Meaning: as a tag similar to ‘right?’, isn’t it?, you know
Synonym: a tag ‘bukan?’ in formal Indonesian
Application: ‘Kan’ is extremely common and the most frequently used in Colloquial Indonesian. It is used:
- to request agreement with what is said or to request verification;
- to remind listeners of a piece of shared knowledge;
- to show solidarity.
- to emphasize;
|Dia udah cerai kan?
Anak baru yang elu ceritain itu si Nina kan?
Elu ngerti kan maksud gue?
Gue jarang ketemu Santi. Dia kan di lantai dua, gue di lantai satu.
|He is divorced, isn’t he?
The new girl you told me, it’s Nina, isn’t it?
You understand, don’t you, what I mean?
I rarely see Santi. She’s on the second floor, while I’m on the first floor.
The final ‘k’ is pronounced as a glottal stop, never as a ‘k’. It indicates that either of two possibilities is acceptable. There is also possibility where only one or more than two possibilities are mentioned.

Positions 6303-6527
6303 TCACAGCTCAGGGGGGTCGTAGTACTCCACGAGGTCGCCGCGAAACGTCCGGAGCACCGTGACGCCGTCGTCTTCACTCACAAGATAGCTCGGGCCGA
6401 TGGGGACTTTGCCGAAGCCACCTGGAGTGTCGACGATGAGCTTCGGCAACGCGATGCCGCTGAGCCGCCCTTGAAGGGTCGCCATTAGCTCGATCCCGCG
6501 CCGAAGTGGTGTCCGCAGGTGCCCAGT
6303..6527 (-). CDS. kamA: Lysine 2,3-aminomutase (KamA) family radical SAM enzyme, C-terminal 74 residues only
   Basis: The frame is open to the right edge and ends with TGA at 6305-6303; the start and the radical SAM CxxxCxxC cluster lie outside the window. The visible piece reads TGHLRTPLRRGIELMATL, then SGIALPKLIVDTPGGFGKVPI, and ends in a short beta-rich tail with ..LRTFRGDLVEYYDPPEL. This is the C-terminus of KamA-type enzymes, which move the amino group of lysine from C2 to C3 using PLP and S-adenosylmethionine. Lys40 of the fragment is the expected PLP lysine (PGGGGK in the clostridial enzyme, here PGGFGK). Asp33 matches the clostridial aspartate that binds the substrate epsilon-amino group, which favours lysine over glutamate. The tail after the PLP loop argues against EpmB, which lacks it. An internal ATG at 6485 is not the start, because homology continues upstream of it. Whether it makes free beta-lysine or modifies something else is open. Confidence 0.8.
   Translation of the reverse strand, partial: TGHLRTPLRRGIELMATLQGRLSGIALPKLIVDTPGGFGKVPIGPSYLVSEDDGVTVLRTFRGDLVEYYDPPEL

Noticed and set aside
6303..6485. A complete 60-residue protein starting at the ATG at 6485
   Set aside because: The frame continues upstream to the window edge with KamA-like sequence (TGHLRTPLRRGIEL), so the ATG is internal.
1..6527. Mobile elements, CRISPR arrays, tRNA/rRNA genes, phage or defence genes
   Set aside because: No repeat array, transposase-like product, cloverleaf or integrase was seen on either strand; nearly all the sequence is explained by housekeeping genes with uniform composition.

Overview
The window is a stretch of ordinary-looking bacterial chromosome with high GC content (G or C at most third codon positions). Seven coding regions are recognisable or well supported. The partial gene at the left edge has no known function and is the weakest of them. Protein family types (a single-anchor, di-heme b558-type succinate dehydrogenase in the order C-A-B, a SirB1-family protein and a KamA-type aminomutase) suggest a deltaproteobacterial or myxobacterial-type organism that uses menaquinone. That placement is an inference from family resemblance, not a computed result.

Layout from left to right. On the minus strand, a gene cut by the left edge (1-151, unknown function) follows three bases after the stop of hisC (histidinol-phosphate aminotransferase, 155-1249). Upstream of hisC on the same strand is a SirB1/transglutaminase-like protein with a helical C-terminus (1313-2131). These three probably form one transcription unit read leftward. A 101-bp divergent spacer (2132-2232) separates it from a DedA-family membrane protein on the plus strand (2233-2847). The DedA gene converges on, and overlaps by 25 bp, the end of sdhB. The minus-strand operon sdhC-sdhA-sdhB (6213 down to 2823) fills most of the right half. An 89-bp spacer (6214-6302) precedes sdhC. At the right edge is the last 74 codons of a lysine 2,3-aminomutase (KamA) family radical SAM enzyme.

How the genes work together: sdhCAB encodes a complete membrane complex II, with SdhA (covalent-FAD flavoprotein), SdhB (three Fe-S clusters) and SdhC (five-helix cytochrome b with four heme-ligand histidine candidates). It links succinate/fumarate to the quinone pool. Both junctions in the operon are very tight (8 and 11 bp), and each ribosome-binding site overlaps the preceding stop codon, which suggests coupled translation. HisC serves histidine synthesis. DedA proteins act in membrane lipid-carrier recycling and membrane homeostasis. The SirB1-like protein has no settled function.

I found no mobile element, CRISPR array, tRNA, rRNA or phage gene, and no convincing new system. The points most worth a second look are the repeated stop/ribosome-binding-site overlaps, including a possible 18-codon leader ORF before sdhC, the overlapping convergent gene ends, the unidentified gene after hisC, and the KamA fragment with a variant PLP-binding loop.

Mau dateng kek, mau nggak kek, gue nggak peduli.
Whether he come or she doesn’t come, I don’t care.
Meaning: If it is placed before a statement it means ‘how could that be?; how come?’. If it follows a statement it asserts emphatically that the statement is true which means ‘I am telling you; this is so; you know’.
Application: Same like ‘kek’, the final ‘k’ is pronounced as a glottal stop, never as a ‘k’.
|Kok mati lampunya?
Kok gue lupa ya namanya?
Gue nggak mau ikut kok.
Dia ngaku kok.
|How come the light is off?
How could I possibly forget her name?
I don’t want to join in, I tell you.
It’s easy, you know.
She admit it, I tell you.
*) Reference: Colloquial Jakartan Indonesian by James Neil Sneddon, 2006